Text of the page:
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Nat Cell Biol. 2016 Nov;18(11):1127-1138. doi: 10.1038/ncb3424. Epub 2016 Oct 17.

Regulation of transcriptional elongation in pluripotency and cell differentiation by the PHD-finger protein Phf5a.

Author information

1
Department of Pathology, NYU School of Medicine, New York, New York 10016, USA.
2
Laura &Isaac Perlmutter Cancer Center, NYU School of Medicine, New York, New York 10016, USA.
3
Helen L. &Martin S. Kimmel Center for Stem Cell Biology, NYU School of Medicine, New York, New York 10016, USA.
4
Center for Health Informatics and Bioinformatics, NYU School of Medicine, New York, New York 10016, USA.
5
Ronald O. Perelman Department of Dermatology, NYU School of Medicine, New York, New York 10016, USA.
6
Department of Biochemistry and Biophysics and Lineberger Comprehensive Cancer Center, University of North Carolina at Chapel Hill, North Carolina 27599, USA.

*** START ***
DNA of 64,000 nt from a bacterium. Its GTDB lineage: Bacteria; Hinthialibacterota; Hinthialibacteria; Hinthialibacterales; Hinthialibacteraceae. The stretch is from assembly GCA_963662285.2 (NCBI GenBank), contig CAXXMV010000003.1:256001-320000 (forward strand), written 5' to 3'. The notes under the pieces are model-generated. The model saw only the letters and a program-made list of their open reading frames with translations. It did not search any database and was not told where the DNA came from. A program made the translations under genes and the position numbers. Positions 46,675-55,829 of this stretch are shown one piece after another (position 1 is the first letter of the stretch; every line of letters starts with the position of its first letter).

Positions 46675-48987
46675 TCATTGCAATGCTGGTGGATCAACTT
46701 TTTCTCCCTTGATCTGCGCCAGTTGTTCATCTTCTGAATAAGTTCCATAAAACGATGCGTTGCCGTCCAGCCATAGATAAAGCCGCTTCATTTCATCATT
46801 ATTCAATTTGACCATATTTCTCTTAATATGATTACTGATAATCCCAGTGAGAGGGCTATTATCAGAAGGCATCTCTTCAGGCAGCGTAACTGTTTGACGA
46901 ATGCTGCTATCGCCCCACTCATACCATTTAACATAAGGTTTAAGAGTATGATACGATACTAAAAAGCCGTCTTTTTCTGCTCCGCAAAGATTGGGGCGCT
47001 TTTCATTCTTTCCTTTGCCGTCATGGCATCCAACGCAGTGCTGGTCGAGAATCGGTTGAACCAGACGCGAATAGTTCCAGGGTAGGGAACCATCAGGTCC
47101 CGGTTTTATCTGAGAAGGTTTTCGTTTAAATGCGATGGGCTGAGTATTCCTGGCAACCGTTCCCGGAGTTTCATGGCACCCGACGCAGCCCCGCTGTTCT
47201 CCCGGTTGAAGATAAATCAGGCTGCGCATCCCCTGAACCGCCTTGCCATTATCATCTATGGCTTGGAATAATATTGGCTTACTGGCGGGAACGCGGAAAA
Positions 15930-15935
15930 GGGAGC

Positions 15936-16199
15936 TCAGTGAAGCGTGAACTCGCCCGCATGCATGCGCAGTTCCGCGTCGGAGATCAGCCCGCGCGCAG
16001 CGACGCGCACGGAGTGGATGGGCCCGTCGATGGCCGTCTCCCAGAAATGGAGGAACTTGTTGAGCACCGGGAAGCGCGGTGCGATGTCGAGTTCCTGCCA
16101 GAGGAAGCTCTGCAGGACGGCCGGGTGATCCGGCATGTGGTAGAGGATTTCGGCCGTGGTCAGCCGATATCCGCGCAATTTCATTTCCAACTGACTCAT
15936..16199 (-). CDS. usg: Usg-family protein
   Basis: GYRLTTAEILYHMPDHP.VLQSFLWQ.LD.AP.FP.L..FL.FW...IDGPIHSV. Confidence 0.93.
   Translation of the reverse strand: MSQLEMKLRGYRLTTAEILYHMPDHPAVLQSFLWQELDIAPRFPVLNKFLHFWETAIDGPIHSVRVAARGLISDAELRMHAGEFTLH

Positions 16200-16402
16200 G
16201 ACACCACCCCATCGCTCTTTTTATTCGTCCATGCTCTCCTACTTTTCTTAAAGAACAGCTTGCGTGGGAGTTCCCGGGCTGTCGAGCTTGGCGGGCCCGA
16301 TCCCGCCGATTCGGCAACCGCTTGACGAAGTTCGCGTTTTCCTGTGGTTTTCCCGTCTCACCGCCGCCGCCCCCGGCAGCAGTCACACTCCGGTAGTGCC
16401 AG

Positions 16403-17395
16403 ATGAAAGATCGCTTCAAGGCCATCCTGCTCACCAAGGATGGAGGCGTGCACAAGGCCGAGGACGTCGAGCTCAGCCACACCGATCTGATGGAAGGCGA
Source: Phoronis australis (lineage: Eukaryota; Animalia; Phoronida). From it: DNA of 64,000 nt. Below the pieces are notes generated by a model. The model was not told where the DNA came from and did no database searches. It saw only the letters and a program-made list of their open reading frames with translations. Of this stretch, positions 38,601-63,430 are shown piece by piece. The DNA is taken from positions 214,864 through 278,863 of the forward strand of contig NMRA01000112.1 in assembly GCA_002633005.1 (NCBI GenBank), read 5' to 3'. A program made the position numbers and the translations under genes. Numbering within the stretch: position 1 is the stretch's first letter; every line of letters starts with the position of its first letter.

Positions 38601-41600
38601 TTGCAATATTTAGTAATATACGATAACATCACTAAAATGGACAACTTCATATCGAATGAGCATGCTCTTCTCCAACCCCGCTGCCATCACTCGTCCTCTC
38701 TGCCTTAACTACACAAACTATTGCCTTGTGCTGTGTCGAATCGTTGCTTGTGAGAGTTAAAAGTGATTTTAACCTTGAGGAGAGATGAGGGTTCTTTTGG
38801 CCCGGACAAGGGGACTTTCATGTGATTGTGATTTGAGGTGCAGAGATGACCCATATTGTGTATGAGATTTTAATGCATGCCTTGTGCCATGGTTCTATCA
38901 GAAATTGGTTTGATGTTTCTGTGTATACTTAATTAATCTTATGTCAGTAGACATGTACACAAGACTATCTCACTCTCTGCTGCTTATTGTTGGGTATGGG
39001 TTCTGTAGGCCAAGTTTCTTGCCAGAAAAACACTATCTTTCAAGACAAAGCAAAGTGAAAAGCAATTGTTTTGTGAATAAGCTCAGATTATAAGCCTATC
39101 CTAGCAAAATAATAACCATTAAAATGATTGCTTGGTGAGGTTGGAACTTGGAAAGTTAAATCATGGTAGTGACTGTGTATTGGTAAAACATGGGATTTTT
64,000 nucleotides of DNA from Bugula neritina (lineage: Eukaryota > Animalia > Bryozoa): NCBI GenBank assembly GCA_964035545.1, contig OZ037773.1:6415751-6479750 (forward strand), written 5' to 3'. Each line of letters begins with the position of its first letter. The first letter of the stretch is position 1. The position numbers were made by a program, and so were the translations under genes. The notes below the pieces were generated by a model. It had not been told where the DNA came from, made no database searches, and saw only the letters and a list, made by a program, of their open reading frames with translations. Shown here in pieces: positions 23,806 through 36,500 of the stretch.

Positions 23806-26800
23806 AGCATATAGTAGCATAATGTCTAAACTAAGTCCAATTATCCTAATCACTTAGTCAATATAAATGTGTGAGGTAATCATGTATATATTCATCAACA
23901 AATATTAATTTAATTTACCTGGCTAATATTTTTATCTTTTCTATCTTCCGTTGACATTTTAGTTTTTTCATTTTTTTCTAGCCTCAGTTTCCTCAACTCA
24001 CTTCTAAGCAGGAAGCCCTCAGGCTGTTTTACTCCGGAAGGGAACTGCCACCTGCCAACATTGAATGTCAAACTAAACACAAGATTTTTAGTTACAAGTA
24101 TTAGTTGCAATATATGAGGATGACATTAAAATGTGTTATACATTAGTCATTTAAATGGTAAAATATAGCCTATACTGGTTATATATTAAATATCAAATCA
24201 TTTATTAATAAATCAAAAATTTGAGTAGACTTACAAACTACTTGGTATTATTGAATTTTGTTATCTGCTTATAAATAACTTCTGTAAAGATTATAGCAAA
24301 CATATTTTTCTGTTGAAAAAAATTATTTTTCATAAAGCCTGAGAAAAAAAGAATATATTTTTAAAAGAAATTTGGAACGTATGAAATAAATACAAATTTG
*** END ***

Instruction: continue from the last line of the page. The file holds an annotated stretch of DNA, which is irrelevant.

7
Genome Technology Center, Office of Collaborative Science, NYU School of Medicine, New York, New York 10016, USA.
8
Department of Cell Biology, NYU School of Medicine, New York, New York 10016, USA.

Abstract

Pluripotent embryonic stem cells (ESCs) self-renew or differentiate into all tissues of the developing embryo and cell-specification factors are necessary to balance gene expression. Here we delineate the function of the PHD-finger protein 5a (Phf5a) in ESC self-renewal and ascribe its role in regulating pluripotency, cellular reprogramming and myoblast specification. We demonstrate that Phf5a is essential for maintaining pluripotency, since depleted ESCs exhibit hallmarks of differentiation. Mechanistically, we attribute Phf5a function to the stabilization of the Paf1 transcriptional complex and control of RNA polymerase II elongation on pluripotency loci. Apart from an ESC-specific factor, we demonstrate that Phf5a controls differentiation of adult myoblasts. Our findings suggest a potent mode of regulation by Phf5a in stem cells, which directs their transcriptional programme, ultimately regulating maintenance of pluripotency and cellular reprogramming.

PMID:
27749823
PMCID:
PMC5083132
DOI:
10.1038/ncb3424
[Indexed for MEDLINE]
Free PMC Article

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